This essay, on nationalism, patriotism and civic pride, was my Observer column this week. (The column included also a short piece on academics publishing controversial ideas anonymously). It was published in the Observer, 18 November 2018, under the headline ‘Patriotism is meaningless if it doesn’t embrace acts of defiance’.
Nationalism, the French president Emmanuel Macron suggested at last week’s Armistice commemoration in Paris, ‘is a betrayal of patriotism’. The phrase made the headlines, not least because it was seen as a rebuke to Donald Trump, who was also attending the ceremony. It caught the imagination, too, because it spoke to a contemporary dilemma: how to assuage the widespread sense that societies are becoming more incohesive without encouraging nationalist fervour.
For Macron, nationalism is exclusive, aggressive, ideological. Patriotism is a felt sentiment of love and decency, of attachment to a place or tradition. It’s a distinction that George Orwell would have appreciated. Patriotism, he suggested in his Notes on Nationalism, expresses ‘devotion to a particular place and a particular way of life, which one believes to be the best in the world but has no wish to force on other people’. It is ‘defensive, both militarily and culturally’. Nationalism, on the other hand, ‘is inseparable from the desire for power’.
Neither the concepts of nationalism and patriotism, nor the relationship between the two, is, however, as simple as Orwell or Macron describe.
Nationalism has always been double-edged. It has helped undermine more parochial divisions, allowing people to identify with a collectivity beyond the narrow confines of their immediate community, and establishing institutions that embed democracy. It has also helped institutionalise the distinction between ‘us’ and ‘them’, entrenching chauvinist ideologies and fostering the idea of homogenous national cultures. Nationalism can be progressive in certain contexts, regressive in others.
Equally, patriotism cannot be reduced to a simple sense of attachment to a place or tradition. It is a deeply politicised sentiment and wielded often in divisive ways.
Consider, for instance, the US controversy over Colin Kaepernick, and other NFL players, ‘taking the knee’ – kneeling, not standing – for the national anthem, in protest at police killings of African Americans.
There’s never been equality for me, / Nor freedom in this ‘homeland of the free’, wrote Langston Hughes, the great poet of the Harlem renaissance, in Let America be America Again:
O, let America be America again –
The land that never has been yet –
And yet must be – the land where every man is free.
Kaepernick’s actions echo Hughes’s words, both demanding that America lives up to its professed ideals. Many would view that as a patriotic stance. For critics, however, including Trump, Kaepernick’s protest, and no doubt Hughes’s poem if they knew of it, disrespect America, dishonour the flag and are profoundly unpatriotic.
Or take the furore in France over Macron’s decision to celebrate Philippe Pétain for his ‘greatness’ during the First World War, despite having later led the pro-Nazi Vichy regime after German occupation in 1940. Patriotism may be about honouring the past. But how one honours the past, and whom one honours, can be divisive questions.
If patriotism is politicised, so is anti-patriotism. ‘That’s unpatriotic’ has long been a cry to silence dissent, formally through laws, informally through social pressure. Presenting patriotism as an apolitical sentiment infused with devotion to a place or tradition only makes such silencing easier.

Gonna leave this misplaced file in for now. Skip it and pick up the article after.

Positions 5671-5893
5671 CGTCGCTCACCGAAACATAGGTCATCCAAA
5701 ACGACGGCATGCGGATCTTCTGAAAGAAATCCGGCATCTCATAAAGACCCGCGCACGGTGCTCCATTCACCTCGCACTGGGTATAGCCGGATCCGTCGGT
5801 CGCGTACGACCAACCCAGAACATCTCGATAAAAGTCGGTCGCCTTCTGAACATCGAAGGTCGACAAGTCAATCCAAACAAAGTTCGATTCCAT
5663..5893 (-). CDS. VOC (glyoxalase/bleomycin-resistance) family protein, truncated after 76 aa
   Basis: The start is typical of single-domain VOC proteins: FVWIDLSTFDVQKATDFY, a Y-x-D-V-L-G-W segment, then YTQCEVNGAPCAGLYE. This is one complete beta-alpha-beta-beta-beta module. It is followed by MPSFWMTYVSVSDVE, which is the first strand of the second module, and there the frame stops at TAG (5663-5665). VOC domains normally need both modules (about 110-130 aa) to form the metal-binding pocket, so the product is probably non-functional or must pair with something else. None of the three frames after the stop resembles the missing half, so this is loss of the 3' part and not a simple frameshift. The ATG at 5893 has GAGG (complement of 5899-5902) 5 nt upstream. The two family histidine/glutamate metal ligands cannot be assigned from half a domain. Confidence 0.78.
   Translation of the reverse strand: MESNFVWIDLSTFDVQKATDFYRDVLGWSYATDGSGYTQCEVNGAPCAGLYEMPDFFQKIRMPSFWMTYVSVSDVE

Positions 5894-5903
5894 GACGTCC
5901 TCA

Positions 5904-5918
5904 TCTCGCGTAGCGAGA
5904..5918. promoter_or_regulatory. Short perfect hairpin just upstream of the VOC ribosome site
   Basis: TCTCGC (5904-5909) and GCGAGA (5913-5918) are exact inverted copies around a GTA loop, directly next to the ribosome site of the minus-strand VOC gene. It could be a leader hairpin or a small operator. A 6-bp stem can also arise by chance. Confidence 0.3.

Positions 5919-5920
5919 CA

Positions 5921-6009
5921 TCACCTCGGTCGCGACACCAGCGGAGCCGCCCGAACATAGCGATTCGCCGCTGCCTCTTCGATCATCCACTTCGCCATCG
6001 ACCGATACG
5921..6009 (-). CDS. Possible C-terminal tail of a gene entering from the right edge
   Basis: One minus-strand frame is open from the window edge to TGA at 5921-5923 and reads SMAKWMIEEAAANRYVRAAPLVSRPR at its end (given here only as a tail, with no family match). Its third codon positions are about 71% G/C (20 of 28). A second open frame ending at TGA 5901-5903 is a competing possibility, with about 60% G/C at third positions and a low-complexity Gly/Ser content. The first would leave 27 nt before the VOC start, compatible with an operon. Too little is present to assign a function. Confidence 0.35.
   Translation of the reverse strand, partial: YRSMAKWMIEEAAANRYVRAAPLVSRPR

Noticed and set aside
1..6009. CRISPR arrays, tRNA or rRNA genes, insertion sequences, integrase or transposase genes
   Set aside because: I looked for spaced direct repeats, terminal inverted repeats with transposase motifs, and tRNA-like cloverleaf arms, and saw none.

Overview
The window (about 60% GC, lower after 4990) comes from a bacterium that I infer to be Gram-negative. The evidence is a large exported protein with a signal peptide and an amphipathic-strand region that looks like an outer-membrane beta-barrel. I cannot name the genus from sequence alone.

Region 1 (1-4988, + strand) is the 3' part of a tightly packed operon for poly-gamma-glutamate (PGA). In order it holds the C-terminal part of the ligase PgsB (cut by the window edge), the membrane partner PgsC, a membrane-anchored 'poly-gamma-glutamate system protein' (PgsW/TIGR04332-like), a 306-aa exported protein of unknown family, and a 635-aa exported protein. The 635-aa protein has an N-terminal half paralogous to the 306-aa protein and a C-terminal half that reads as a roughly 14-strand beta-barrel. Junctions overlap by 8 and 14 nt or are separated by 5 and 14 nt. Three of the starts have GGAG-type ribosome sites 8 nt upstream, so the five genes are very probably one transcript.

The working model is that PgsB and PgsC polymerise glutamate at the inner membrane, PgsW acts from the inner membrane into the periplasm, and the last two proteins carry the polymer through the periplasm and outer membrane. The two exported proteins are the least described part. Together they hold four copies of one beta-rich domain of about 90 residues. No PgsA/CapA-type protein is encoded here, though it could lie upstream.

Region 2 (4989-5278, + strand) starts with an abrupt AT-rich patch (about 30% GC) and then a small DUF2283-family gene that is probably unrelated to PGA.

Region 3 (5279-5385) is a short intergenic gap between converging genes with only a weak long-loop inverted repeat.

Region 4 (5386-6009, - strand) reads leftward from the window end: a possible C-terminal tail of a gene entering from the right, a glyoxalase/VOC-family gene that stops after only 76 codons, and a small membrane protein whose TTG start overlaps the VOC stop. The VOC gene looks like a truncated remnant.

Some would question this as a misperception. A Place for Pride, a report published in 2011 by the thinktank Demos, showed, for most people, national pride was embodied less in history or institutions than in simple everyday actions, such as volunteering and helping out in one’s community. What people most valued, and felt pride in, were other people, and their actions.
It is this sense of quiet pride that Orwell and Macron see as flowing into patriotism. People are ‘highly dubious’, the Demos report observed, ‘of efforts to politicise their everyday, felt patriotic sentiments and they deeply distrust efforts to intellectualise their pride in their country’.
Civic pride is an important building block of society. One of the reasons societies feel fragmented today is the erosion of civil society, of the organisations that help foster such pride. To conflate civic pride and patriotism is, however, to denude both of meaning.
In many parts of Britain, people have set up food banks, or created community libraries, in response to government cuts. This is civic pride at work. At its heart is undoubtedly a sense of love towards a place and its people. But these are also political acts, even acts of defiance. To describe them as the building blocks of patriotism is to diminish their significance, and, indeed, the political significance of community-building. As Langston Hughes insisted:
O, let my land be a land where Liberty
Is crowned with no false patriotic wreath.
The painting is ‘Flag’ by Georgia O’Keeffe.
“Kaepernick’s actions echo Hughes’s words …”
But I would say that during the national anthem before a nationally televised football game was the wrong place to protest injustice. Because it was so divisive and set people against each other. It also pressurised other players to either do the same, or just as obviously, not do the same. It put a lot of football players in an uncomfortable position. Even away from the football field, many black players have been reluctant to talk about the Kaepernick situation. Because they can be damned whatever they say.